• 57°

Supreme Court was right to nullify pension bill

EDITORIAL

The Advocate-Messenger

The Kentucky Supreme Court’s ruling Thursday to overturn Senate Bill 151 is a victory in more ways than one. It upholds the state’s constitution, affirms the checks and balances system and supports transparency on the part of our lawmakers.

Thursday’s ruling unanimously affirmed a June ruling by Franklin Circuit Court Judge Phillip Shepherd that struck down the law.

As our news partner Kentucky Today reported, “Franklin Circuit Judge Phillip Shepherd held the legislature violated Section 46 of the Kentucky Constitution, by failing to give the bill a reading on three different days in each chamber, and failing to obtain 51 votes in the Kentucky House as required for bills that appropriate money or create debt.”

While we won’t debate the the contents of the bill here — as the ruling does not address those issues either — the process used to pass the public pension bill in the 2018 session was unconstitutional.

SB 151, which altered retirement plans for future teachers in hopes of eradicating a multibillion dollar unfunded liability for the state’s pension systems, was passed in the final days for the 2018 general session. The bill was originally written as a wastewater treatment bill, which had already received most of the necessary readings.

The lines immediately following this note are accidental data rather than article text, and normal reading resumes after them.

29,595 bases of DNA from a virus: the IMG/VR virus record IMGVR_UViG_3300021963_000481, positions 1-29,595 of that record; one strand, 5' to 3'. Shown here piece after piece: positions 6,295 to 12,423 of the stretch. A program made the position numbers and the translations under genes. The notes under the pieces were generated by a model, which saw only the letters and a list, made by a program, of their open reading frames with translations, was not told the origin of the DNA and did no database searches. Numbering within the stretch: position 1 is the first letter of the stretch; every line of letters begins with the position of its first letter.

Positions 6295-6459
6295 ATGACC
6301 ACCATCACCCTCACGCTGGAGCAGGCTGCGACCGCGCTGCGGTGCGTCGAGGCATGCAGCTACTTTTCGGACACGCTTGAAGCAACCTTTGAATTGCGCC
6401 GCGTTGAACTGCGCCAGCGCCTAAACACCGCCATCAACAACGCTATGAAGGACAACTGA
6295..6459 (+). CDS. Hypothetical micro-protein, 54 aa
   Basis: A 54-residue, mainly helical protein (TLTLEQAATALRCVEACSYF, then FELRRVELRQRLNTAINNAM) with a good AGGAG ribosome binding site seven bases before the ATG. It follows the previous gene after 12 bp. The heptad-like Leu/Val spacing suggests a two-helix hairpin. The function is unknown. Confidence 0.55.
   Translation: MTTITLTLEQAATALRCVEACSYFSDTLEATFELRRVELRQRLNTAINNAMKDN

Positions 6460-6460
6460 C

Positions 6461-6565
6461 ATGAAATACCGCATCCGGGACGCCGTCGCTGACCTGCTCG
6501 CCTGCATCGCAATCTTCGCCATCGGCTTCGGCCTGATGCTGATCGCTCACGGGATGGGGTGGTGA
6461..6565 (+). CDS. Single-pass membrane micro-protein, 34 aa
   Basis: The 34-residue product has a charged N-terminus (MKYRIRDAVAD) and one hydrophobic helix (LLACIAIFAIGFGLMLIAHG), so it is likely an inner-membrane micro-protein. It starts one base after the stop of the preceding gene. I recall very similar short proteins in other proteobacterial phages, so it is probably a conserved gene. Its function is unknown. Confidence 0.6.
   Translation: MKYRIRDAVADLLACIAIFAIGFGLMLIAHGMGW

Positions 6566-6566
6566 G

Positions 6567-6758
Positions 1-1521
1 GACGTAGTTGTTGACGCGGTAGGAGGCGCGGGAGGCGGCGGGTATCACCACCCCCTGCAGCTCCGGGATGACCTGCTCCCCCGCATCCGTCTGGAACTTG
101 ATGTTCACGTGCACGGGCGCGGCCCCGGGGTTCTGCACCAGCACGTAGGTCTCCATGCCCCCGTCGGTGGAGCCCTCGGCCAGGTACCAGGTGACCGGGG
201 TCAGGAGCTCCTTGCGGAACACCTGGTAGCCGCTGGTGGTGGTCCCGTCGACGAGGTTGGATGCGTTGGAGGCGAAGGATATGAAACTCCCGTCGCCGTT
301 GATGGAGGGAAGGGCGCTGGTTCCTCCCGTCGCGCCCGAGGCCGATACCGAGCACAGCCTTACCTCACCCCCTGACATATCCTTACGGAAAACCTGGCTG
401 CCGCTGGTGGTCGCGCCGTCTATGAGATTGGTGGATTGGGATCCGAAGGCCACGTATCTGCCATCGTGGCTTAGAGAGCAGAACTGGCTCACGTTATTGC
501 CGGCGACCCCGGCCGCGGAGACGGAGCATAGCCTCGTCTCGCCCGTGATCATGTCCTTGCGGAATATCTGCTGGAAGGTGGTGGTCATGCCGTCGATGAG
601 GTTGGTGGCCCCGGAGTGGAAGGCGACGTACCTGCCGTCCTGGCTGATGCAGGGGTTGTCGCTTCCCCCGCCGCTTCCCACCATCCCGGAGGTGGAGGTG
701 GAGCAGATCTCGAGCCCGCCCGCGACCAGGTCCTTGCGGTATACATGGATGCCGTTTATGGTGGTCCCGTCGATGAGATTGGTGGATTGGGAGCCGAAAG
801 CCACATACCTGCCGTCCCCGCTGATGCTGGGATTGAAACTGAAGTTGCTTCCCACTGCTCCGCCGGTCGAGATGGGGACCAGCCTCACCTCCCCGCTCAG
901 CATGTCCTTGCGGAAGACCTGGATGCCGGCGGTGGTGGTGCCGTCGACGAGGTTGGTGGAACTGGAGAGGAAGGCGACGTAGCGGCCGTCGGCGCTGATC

On the 57th day of the 60-day session, Republican lawmakers gutted the bill, tacking on much of Senate Bill 1, which had stalled in Frankfort. With that, a sewage bill turned pension reform bill was pushed through the House and Senate to passage in mere hours.

Few lawmakers, if any, had the chance to read in full let alone analyze the impact of the 291-page bill before any of the votes occurred.

As a whole, our lawmakers did a disservice to their constituents by being unable to work across the aisle and find a compromise that treats all taxpayers and stakeholders fairly. Instead, they resorted to political maneuvers that resulted in the unconstitutional passage of a bill that would have long-lasting impacts on Kentucky’s teachers and public employees.

Attorney General Andy Beshear filed the lawsuit arguing that the process used to pass the bill was unconstitutional and breaks the state’s inviolable contract, with Gov. Matt Bevin arguing otherwise. Bevin and his attorneys have also argued that judges do not have the authority to rule on these matters, but rather legislators have exclusive power to make state law.

This ruling also affirms the needs for a solid checks and balances system at all levels of government. This system is something we learn in our social studies classes as children, and come to understand as being critical to our democracy.

Kentucky’s underfunded pension system is something that must be addressed in the next session. Our lawmakers have no choice but to act on the matter.

Most importantly, Thursday’s ruling has guaranteed that they have no choice but to act responsibly, legally and transparently, no matter what bill they pass.